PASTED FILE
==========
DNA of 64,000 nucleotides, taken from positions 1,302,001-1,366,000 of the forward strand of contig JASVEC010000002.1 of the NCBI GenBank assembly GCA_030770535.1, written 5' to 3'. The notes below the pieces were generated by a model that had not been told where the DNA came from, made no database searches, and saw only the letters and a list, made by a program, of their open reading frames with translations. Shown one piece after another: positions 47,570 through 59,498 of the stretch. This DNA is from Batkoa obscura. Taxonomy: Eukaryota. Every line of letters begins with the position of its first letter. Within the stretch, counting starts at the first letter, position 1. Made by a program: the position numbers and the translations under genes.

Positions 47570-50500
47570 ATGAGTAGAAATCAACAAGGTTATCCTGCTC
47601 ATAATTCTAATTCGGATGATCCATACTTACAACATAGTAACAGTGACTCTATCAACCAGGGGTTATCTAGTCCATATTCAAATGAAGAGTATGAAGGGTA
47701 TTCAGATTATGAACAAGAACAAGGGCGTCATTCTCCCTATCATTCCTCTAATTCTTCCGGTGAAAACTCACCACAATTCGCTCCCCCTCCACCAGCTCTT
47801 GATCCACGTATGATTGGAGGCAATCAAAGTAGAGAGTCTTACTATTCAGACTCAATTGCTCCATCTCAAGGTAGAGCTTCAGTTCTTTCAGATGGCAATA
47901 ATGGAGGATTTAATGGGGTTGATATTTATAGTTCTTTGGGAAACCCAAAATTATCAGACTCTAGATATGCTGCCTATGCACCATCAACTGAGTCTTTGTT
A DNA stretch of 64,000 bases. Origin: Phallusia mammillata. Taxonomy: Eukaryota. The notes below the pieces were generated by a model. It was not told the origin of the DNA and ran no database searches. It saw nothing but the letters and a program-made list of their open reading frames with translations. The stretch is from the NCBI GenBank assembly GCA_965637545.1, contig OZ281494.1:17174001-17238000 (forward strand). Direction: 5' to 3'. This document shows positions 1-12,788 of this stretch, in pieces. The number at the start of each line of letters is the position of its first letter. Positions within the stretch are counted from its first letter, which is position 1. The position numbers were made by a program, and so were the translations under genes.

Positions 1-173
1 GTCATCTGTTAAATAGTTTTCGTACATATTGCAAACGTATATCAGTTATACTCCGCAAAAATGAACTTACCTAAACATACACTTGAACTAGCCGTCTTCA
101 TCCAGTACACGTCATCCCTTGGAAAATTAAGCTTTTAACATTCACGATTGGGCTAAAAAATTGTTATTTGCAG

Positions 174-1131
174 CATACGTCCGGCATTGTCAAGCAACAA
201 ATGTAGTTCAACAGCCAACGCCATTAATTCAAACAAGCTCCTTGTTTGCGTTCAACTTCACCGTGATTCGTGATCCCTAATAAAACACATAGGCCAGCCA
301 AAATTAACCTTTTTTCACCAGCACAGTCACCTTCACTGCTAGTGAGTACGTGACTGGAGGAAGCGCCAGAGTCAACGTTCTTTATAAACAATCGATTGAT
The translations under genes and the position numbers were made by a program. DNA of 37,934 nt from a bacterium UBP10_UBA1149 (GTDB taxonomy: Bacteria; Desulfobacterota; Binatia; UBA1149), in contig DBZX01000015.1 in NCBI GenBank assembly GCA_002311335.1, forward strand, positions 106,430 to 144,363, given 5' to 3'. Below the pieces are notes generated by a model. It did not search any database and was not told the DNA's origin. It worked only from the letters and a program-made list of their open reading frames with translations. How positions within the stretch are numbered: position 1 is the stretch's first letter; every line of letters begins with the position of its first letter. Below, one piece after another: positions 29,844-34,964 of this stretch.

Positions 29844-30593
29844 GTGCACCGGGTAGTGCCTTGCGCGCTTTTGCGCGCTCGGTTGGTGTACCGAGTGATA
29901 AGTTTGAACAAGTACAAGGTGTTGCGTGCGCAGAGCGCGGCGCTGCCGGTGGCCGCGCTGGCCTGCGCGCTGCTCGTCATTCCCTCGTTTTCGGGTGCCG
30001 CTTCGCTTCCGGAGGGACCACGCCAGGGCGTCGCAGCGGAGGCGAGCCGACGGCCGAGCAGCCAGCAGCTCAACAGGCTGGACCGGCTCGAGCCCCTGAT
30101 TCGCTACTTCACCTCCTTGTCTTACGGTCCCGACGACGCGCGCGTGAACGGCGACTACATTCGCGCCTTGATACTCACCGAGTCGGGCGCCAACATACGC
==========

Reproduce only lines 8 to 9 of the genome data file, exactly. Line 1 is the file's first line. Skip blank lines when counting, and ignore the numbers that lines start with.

A DNA stretch of 64,000 bases. Origin: Phallusia mammillata. Taxonomy: Eukaryota. The notes below the pieces were generated by a model. It was not told the origin of the DNA and ran no database searches. It saw nothing but the letters and a program-made list of their open reading frames with translations. The stretch is from the NCBI GenBank assembly GCA_965637545.1, contig OZ281494.1:17174001-17238000 (forward strand). Direction: 5' to 3'. This document shows positions 1-12,788 of this stretch, in pieces. The number at the start of each line of letters is the position of its first letter. Positions within the stretch are counted from its first letter, which is position 1. The position numbers were made by a program, and so were the translations under genes.

Positions 1-173